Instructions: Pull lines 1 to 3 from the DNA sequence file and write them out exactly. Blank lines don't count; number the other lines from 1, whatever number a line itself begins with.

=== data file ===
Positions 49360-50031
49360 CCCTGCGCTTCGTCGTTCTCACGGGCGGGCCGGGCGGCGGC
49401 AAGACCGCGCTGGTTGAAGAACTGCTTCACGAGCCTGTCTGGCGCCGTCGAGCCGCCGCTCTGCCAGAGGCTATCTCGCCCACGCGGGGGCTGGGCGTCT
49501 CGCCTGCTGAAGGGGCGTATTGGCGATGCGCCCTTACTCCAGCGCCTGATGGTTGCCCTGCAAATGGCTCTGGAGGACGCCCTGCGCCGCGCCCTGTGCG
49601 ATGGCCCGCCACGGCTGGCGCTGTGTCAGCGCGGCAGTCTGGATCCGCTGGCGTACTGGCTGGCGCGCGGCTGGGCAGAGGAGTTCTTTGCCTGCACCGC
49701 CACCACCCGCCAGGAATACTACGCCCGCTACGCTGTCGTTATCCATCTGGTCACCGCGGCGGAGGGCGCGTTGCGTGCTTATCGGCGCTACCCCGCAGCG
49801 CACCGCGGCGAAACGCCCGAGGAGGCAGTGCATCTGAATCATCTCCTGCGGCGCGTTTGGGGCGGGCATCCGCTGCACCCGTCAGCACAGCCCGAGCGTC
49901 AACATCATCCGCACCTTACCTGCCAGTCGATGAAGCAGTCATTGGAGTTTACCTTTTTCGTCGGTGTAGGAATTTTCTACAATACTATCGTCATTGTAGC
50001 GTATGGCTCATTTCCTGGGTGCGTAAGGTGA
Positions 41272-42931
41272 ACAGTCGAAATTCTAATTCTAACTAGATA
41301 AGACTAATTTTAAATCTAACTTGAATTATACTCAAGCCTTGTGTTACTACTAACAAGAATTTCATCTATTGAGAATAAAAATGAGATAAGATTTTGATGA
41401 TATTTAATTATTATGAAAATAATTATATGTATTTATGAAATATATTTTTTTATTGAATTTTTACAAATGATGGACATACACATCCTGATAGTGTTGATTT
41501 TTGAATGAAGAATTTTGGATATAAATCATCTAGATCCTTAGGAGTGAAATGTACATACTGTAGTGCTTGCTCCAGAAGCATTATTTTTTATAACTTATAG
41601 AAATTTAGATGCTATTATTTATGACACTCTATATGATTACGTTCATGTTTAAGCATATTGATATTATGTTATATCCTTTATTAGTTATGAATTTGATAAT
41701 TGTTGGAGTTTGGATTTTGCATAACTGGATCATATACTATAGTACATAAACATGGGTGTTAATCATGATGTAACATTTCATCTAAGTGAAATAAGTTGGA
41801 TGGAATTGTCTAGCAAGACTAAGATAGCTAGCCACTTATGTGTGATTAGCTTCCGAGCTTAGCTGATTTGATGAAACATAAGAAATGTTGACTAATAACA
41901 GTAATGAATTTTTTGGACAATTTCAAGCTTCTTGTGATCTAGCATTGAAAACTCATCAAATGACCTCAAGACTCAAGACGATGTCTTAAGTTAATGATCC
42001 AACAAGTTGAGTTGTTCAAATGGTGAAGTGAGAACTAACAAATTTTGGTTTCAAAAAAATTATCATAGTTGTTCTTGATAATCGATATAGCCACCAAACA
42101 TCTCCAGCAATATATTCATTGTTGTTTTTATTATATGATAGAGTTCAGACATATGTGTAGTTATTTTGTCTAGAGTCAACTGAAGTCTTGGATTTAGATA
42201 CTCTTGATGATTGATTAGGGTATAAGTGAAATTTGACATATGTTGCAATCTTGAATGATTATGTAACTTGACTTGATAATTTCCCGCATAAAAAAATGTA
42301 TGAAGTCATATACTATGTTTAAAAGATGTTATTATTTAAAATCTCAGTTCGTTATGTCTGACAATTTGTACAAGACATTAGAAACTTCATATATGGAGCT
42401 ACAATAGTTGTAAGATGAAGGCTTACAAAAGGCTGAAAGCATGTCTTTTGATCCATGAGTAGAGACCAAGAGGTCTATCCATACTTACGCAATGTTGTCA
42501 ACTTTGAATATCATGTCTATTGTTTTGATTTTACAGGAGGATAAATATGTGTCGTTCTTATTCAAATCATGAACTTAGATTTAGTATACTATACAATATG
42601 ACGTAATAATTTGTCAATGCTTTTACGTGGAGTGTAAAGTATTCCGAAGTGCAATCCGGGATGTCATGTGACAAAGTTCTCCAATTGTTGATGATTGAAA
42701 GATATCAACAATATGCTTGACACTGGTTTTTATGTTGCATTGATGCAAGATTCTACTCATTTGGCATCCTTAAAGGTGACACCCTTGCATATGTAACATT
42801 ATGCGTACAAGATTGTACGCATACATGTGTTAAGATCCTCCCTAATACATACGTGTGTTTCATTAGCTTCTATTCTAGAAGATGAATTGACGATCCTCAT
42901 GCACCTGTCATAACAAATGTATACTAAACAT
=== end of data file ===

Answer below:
Positions 49360-50031
49360 CCCTGCGCTTCGTCGTTCTCACGGGCGGGCCGGGCGGCGGC
49401 AAGACCGCGCTGGTTGAAGAACTGCTTCACGAGCCTGTCTGGCGCCGTCGAGCCGCCGCTCTGCCAGAGGCTATCTCGCCCACGCGGGGGCTGGGCGTCT